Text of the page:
… it is often the case that when wages go down and jobs are lost there is
        a tendnacy of some white working class to look around and identify
        other racial groups and say “they are taking our jobs”.

        It is also often the case that, when there is an abundance of temporary migrant labour, wages go down and jobs are lost. Noticing this doesn’t make us racist.

        It’s no different to the way that you can spend a short period in cramped housing on very low income when you’re a student because you know that it’s an investment in your future.

        Migrants can spend a few years here, working for what are considered low wages here and then return to their home country with a nice stack of money. For the record, that’s not my inner Tory or my working class fear speaking. It’s what those migrants have told me themselves.

        Unfortunately, there is no equivalent country that we can go to in order to do the same. I don’t begrudge them for it – I’d do the same – but I do resent the politicians who allowed this situation to arise.

      • MonkeyBot5000

         … it is often the case that when wages go down and jobs are lost there is
        a tendnacy of some white working class to look around and identify
        other racial groups and say “they are taking our jobs”.

        It is also often the case that, when there is an abundance of temporary migrant labour, wages go down and jobs are lost. Noticing this doesn’t make us racist.

        It’s no different to the way that you can spend a short period in cramped housing on very low income when you’re a student because you know that it’s an investment in your future.

        Migrants can spend a few years here, working for what are considered low wages here and then return to their home country with a nice stack of money. For the record, that’s not my inner Tory or my working class fear speaking. It’s what those migrants have told me themselves.

        Unfortunately, there is no equivalent country that we can go to in order to do the same. I don’t begrudge them for it – I’d do the same – but I do resent the politicians who allowed this situation to arise.

      • MonkeyBot5000

         … it is often the case that when wages go down and jobs are lost there is
        a tendnacy of some white working class to look around and identify
        other racial groups and say “they are taking our jobs”.

        It is also often the case that, when there is an abundance of temporary migrant labour, wages go down and jobs are lost. Noticing this doesn’t make us racist.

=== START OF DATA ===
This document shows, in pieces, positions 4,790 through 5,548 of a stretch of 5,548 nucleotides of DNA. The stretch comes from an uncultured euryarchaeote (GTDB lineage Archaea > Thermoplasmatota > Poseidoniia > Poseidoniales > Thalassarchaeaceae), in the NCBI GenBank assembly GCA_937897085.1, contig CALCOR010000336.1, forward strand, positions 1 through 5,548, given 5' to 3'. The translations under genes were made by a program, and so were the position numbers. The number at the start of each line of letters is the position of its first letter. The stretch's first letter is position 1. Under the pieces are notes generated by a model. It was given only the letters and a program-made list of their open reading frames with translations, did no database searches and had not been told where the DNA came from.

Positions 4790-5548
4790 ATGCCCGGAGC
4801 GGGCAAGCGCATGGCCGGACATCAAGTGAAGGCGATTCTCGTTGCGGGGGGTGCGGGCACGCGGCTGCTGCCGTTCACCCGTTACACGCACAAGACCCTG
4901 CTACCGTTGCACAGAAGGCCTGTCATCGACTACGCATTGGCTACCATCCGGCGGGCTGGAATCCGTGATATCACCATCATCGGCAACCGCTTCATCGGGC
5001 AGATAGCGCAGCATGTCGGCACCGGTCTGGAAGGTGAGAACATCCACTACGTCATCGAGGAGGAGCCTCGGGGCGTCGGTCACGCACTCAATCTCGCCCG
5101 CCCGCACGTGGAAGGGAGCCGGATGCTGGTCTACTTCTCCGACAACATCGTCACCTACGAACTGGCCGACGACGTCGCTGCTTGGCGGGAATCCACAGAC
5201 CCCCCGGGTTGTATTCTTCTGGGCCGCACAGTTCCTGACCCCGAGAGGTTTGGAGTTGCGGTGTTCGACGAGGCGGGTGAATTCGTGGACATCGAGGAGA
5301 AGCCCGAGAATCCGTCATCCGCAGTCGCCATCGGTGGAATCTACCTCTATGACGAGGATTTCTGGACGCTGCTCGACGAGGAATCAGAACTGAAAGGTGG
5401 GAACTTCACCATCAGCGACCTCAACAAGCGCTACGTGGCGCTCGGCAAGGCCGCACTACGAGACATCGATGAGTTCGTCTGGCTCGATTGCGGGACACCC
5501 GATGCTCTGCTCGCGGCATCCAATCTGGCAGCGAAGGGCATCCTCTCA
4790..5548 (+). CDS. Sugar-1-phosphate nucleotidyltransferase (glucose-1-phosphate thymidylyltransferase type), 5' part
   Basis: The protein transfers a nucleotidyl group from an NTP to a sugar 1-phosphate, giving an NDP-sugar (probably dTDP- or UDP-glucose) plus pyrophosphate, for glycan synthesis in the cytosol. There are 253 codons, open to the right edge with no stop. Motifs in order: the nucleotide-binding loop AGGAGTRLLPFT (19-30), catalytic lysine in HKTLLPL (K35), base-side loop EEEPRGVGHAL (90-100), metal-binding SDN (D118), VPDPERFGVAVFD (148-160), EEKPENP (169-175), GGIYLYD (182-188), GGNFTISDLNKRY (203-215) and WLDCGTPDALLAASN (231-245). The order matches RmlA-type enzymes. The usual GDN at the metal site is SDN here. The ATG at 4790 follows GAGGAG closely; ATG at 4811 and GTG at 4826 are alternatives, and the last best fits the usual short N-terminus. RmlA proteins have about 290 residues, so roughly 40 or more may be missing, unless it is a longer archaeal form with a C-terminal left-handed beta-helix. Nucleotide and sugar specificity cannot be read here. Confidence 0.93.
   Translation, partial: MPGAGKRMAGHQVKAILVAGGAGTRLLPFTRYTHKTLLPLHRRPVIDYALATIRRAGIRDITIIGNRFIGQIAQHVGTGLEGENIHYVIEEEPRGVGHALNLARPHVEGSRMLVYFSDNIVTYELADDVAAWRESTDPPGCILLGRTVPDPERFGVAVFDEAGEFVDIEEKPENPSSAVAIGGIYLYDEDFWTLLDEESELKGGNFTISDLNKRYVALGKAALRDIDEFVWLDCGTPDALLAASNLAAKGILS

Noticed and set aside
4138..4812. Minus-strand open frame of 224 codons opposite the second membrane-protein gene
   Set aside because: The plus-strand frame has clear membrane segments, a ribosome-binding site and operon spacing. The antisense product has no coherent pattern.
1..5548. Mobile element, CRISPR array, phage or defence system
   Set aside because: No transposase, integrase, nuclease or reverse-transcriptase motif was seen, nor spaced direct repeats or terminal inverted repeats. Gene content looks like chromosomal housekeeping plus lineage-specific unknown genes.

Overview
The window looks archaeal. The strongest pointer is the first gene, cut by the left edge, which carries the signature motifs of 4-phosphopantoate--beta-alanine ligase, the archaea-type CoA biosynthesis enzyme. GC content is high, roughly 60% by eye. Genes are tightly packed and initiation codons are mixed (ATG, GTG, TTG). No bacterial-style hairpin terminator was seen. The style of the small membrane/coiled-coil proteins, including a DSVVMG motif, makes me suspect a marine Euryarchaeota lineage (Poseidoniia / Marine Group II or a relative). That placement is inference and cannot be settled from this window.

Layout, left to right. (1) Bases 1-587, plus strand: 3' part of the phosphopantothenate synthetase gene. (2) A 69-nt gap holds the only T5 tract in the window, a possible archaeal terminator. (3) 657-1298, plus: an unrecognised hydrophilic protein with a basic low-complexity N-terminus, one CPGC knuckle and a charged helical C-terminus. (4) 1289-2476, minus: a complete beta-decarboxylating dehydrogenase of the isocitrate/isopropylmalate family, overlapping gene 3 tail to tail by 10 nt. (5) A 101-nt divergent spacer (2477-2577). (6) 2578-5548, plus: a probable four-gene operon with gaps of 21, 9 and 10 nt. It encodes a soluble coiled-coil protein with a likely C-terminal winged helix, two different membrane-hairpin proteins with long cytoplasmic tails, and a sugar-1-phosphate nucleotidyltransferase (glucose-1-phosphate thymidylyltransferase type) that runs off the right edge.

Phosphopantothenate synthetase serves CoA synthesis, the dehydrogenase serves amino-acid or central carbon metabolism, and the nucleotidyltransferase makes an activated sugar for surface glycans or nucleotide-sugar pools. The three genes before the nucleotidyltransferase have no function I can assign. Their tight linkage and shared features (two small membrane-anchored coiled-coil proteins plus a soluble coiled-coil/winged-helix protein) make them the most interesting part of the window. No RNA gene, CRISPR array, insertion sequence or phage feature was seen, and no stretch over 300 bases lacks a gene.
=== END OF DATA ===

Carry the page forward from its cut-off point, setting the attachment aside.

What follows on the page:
It’s no different to the way that you can spend a short period in cramped housing on very low income when you’re a student because you know that it’s an investment in your future.

        Migrants can spend a few years here, working for what are considered low wages here and then return to their home country with a nice stack of money. For the record, that’s not my inner Tory or my working class fear speaking. It’s what those migrants have told me themselves.

        Unfortunately, there is no equivalent country that we can go to in order to do the same. I don’t begrudge them for it – I’d do the same – but I do resent the politicians who allowed this situation to arise.

      • MonkeyBot5000

         … it is often the case that when wages go down and jobs are lost there is
        a tendnacy of some white working class to look around and identify
        other racial groups and say “they are taking our jobs”.

        It is also often the case that, when there is an abundance of temporary migrant labour, wages go down and jobs are lost. Noticing this doesn’t make us racist.

        It’s no different to the way that you can spend a short period in cramped housing on very low income when you’re a student because you know that it’s an investment in your future.

        Migrants can spend a few years here, working for what are considered low wages here and then return to their home country with a nice stack of money. For the record, that’s not my inner Tory or my working class fear speaking. It’s what those migrants have told me themselves.

        Unfortunately, there is no equivalent country that we can go to in order to do the same. I don’t begrudge them for it – I’d do the same – but I do resent the politicians who allowed this situation to arise.

      • MonkeyBot5000

         … it is often the case that when wages go down and jobs are lost there is
        a tendnacy of some white working class to look around and identify
        other racial groups and say “they are taking our jobs”.

        It is also often the case that, when there is an abundance of temporary migrant labour, wages go down and jobs are lost. Noticing this doesn’t make us racist.

        It’s no different to the way that you can spend a short period in cramped housing on very low income when you’re a student because you know that it’s an investment in your future.